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Democratic Leader: Indiana Needs More High-Paying Jobs

A report from from the Indiana Institute for Working Families says Indiana has the highest percent growth of “low-wage” jobs of any of its neighboring states.

mcdonalds striker

Photo: Light Brigading (Flickr)

A McDonald's worker takes part in a rally aimed at raising the minimum wage.

House Minority Leader Scott Pelath says Indiana isn’t doing enough to ensure that jobs being created in the state are high-paying ones.

A recent study from the Indiana Institute for Working Families says Indiana has the highest percent growth of what it calls “low-wage” jobs of any of its neighboring states.

Low wage jobs are those whose median annual salary is below the federal poverty level, about $23,000 a year for a family of four.  The number of low-wage jobs increased by about 12 percent in 2012, the most recent year examined by the study.

About 27 percent of all jobs in the state can be considered low-wage.

House Minority Leader Scott Pelath says that’s because Republican leaders in the legislature and the governor’s office have focused too much on helping big business, rather than the middle-class.

“We have added jobs here in recent months but they are jobs that are worse than the jobs that that people used to have,” Pelath says. “What matters is not numbers, it’s whether people perceive if they’re prospering or not; whether they think their lives are getting better.”

But Senate Tax and Fiscal Policy Committee Chair Brandt Hershman says the state can’t dismiss jobs that don’t necessarily pay higher wages, either.

Still, he says Indiana is focused on key areas for high wage job growth.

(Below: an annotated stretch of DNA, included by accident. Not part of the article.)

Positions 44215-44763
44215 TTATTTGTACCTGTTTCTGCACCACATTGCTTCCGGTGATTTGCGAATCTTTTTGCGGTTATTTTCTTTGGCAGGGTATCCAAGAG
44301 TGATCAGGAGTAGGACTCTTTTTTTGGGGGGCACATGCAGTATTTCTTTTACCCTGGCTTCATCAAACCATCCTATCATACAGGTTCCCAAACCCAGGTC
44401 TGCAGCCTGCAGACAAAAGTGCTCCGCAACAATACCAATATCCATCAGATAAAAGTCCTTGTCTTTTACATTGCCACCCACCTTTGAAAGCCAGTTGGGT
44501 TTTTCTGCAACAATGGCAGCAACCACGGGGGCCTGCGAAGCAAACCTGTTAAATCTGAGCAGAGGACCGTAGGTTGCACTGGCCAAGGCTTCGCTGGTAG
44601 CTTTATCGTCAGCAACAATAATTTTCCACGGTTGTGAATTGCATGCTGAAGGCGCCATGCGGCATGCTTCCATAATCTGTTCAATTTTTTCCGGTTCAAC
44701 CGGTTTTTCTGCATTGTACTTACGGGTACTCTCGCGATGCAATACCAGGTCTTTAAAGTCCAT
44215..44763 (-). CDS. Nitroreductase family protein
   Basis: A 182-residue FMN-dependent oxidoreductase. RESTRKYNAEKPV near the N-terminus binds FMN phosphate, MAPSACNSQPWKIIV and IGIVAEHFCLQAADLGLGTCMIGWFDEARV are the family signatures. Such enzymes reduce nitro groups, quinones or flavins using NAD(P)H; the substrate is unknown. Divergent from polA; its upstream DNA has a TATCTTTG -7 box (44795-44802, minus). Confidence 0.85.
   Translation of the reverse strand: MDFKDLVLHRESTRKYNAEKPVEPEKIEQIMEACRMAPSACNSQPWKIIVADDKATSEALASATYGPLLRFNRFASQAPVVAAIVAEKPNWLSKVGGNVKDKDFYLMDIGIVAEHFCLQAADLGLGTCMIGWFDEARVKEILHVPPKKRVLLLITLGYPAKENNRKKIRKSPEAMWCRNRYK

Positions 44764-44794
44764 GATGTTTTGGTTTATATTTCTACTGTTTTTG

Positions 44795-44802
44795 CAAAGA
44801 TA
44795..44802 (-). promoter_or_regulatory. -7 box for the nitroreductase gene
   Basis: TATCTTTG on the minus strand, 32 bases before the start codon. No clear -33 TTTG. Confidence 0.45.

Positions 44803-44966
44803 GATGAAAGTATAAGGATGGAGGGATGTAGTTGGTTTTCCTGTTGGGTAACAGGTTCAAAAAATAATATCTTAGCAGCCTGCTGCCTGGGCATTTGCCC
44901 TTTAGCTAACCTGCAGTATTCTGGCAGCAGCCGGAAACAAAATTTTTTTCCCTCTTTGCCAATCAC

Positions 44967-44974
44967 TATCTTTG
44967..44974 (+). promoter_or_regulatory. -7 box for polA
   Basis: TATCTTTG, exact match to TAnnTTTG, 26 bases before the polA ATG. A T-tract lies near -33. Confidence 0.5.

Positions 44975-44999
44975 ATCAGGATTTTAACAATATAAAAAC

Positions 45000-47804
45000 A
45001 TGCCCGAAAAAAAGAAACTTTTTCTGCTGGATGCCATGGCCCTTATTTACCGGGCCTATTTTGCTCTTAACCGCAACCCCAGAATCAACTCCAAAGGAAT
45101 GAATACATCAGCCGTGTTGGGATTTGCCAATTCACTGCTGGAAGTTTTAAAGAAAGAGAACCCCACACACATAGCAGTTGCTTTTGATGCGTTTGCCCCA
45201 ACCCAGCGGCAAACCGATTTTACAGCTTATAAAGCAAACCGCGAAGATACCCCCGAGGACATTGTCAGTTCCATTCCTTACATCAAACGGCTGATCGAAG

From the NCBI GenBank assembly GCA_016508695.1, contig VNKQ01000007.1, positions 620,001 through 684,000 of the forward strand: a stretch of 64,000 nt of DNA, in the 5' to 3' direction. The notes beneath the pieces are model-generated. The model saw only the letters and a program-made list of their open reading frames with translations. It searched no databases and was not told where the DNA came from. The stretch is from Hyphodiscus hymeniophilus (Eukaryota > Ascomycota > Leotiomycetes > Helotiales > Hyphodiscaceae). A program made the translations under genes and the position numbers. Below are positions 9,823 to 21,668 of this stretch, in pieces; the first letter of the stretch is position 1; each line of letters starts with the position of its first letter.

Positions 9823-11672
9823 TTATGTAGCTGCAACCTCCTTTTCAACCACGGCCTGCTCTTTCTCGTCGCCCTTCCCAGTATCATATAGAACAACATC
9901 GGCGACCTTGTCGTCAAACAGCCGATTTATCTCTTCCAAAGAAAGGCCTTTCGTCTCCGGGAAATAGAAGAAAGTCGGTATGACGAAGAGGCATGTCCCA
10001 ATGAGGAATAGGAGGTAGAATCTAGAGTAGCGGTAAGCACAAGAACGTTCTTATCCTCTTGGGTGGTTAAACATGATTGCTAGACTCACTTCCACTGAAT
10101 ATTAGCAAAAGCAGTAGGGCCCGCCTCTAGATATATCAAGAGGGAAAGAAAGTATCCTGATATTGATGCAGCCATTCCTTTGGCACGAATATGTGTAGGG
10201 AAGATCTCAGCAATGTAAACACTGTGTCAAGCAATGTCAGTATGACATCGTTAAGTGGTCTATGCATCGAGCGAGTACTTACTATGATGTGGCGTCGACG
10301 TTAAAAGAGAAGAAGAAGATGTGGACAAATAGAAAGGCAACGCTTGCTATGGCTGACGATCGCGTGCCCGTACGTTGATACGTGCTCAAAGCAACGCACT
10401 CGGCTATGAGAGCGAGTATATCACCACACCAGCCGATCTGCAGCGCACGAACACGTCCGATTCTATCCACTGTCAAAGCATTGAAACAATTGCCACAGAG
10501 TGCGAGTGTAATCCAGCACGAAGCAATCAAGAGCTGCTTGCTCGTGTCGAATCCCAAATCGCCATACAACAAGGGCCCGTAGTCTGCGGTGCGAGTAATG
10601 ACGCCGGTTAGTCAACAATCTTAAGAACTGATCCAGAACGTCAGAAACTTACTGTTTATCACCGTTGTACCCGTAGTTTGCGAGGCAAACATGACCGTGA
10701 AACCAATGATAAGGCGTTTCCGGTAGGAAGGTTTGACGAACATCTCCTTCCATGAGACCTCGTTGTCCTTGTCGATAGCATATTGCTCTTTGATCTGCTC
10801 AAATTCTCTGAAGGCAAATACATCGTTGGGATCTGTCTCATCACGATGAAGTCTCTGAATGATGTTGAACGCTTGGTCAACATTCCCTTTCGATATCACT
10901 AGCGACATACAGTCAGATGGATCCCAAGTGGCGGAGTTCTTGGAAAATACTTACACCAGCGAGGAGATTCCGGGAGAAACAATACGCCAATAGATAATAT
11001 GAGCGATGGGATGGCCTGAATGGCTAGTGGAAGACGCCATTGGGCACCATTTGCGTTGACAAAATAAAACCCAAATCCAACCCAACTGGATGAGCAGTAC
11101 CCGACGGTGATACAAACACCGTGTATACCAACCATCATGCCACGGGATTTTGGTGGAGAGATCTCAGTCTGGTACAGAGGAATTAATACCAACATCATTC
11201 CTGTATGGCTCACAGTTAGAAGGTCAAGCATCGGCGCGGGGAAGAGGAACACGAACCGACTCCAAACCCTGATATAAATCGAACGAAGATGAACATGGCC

“You try and increase the skill set so your existing workforce can compete for higher wage jobs, help your student population get the skill set necessary for the more advanced jobs of today, and you try and get more people employed because it helps push wage rates up,” Hershman says.

Pelath says reducing Indiana’s income gap won’t happen overnight but, like Hershman, noted that improving the readiness of the state’s workforce is a critical task.

Brandon Smith, IPBS

Brandon Smith, IPBS has previously worked as a reporter and anchor for KBIA Radio in Columbia, MO, and at WSPY Radio in Plano, IL as a show host, reporter, producer and anchor. Brandon graduated from the University of Missouri-Columbia with a Bachelor of Journalism in 2010, with minors in political science and history. He was born and raised in Chicago.

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  • Frank Rizzo

    Maybe if people chose to purchase their lunch from a local eatery instead of filling up on $1 McChickens this wouldn’t be a problem. Everybody wants a big paycheck, but still want to pay pennies for cheap Chinese made crap from Wal-mart. If you shop at Wal-mart, you don’t get to talk about low wages in this state. Put your money where your mouth is. Also, almost all fast-food restaurants allow lower level employees to earn promotions and raises if they work hard and efficiently. It’s called capitalism, use it to your advantage.

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